[From October Issue 2010]
In Japanese, “namae” usually means a person’s “full name” (given & surname), however, it can also refer to just your given name, a similar concept to English. Generally, Japanese call one another by their surnames, although among close friends they may use given names.
In Japan, it is said there are about 300,000 different surnames, of which 7,000 comprise 96%. It was only in 1875, after the beginning of the Meiji Restoration, that ordinary Japanese people were permitted to use their surnames. Everyone could freely have a surname, in order to distinguish themselves from other families, and as a result, many people used names derived from where they lived, such as near a mountain, valley, tree, river, rice field, field, hill or the sea.
The top 10 surnames in Japan are: 1. Satou, 2. Suzuki, 3. Takahashi, 4. Tanaka, 5. Watanabe, 6. Itou, 7. Yamamoto, 8. Nakamura, 9. Kobayashi, and 10. Saitou. The most common, Satou, is used by nearly 2 million Japanese, while the 10th most frequent, Saitou, is used by nearly 1 million.
Children’s names also reflect the times. In the year the present Emperor married, many girls were named “Michiko,” after the new princess. Then, when MATSUZAKA Daisuke set great high school baseball records, many boys were given his name.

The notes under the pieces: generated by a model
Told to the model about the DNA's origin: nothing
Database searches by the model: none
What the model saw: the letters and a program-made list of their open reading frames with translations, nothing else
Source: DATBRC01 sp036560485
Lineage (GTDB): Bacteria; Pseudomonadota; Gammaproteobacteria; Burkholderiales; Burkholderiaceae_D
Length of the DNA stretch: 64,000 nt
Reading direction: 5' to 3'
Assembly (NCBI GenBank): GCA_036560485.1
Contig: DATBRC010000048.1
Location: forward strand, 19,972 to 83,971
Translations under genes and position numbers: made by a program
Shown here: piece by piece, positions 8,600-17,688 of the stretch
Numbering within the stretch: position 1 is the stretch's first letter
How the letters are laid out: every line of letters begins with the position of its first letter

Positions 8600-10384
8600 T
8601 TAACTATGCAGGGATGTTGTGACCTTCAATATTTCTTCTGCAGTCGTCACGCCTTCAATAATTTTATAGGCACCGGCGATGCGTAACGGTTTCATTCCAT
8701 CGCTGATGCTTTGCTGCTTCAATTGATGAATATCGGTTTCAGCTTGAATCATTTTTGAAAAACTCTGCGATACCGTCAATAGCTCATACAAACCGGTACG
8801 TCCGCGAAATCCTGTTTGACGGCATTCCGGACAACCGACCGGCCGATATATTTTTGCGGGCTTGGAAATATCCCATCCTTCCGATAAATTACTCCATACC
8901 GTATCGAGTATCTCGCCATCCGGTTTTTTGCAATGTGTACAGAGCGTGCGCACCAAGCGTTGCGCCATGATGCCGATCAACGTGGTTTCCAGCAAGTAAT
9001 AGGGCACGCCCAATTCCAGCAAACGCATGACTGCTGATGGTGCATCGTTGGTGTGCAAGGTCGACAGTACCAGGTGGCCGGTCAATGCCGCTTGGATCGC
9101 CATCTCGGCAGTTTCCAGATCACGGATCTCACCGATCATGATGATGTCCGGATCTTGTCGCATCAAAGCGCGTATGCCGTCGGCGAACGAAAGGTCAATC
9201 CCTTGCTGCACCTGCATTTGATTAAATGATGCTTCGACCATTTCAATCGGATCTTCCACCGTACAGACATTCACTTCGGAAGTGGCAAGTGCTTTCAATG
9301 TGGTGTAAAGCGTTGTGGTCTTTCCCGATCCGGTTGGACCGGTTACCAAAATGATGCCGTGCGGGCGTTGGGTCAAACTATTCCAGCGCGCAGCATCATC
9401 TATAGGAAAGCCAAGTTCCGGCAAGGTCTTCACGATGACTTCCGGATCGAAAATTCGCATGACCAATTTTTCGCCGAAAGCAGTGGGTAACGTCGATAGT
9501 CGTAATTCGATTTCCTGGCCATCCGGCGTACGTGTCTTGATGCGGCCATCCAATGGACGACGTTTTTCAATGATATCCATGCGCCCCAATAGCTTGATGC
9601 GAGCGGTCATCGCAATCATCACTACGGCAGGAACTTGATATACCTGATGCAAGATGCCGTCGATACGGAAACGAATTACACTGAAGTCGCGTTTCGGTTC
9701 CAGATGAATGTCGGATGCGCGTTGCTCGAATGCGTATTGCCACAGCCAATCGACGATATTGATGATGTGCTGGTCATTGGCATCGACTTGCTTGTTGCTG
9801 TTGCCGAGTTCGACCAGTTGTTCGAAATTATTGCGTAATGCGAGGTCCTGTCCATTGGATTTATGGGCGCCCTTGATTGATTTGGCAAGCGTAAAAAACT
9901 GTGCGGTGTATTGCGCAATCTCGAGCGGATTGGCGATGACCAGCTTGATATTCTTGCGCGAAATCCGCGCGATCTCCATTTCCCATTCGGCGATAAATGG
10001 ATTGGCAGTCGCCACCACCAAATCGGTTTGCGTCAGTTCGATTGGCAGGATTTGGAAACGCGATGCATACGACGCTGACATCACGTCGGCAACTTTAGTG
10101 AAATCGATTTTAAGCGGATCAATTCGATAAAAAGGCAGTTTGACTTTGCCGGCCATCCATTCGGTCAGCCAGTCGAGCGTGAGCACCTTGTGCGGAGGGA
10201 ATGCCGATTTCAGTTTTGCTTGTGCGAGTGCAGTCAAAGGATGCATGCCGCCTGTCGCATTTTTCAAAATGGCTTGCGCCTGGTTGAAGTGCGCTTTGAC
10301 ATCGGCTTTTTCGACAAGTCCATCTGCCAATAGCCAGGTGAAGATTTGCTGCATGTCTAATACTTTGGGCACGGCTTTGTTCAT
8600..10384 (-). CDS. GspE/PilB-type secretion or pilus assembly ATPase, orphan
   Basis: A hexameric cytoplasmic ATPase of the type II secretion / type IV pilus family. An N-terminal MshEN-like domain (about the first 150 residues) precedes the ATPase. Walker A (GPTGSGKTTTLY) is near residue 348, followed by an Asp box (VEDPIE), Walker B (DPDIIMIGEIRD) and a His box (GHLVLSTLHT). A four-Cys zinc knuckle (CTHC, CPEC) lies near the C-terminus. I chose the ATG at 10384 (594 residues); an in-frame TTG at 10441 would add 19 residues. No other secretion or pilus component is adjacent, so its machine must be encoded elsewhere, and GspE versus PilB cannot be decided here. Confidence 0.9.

Until roughly the 1970s, kanji symbols for male names included男, 夫, 雄 (these are read as “o”) as 秀男 (Hideo), while for girls in kanji symbols such as 子 (ko) as in 秀子(Hideko) were generally added to the end. This is similar to English names ending in “o” like Antonio and “a” like Antonia.
In the 80s and after, the number of parents giving their children unique names increased. According to the Meiji Yasuda Life Insurance Company, which conducts yearly name surveys, 2009’s most popular name for boys was Haruto, while for girls it was Yuna.
Since 2000, the three most popular boy’s names have been: Haruto, Yuuto and Yuuki. while popular girls names included: Ayaka, Yui and Yuna. However, many different kanji are used for those names. They use various uncommon Japanese kanji characters, making them very difficult to read even for Japanese.
大翔 (Taiga / Hiroto and other readings), was the most widely used kanji for boys, embodying the image of flying high. For girls it was陽菜 (Hina / Haruna and other readings), which embodies the image of flowers and the grass gleaming in the sunshine. These names seemingly imply the Japanese wish for optimism and a bright future for their children.
Previously, traditional Japanese boy’s names included Kiyoshi and Makoto, while traditional girl’s names included Kazuko and Ai.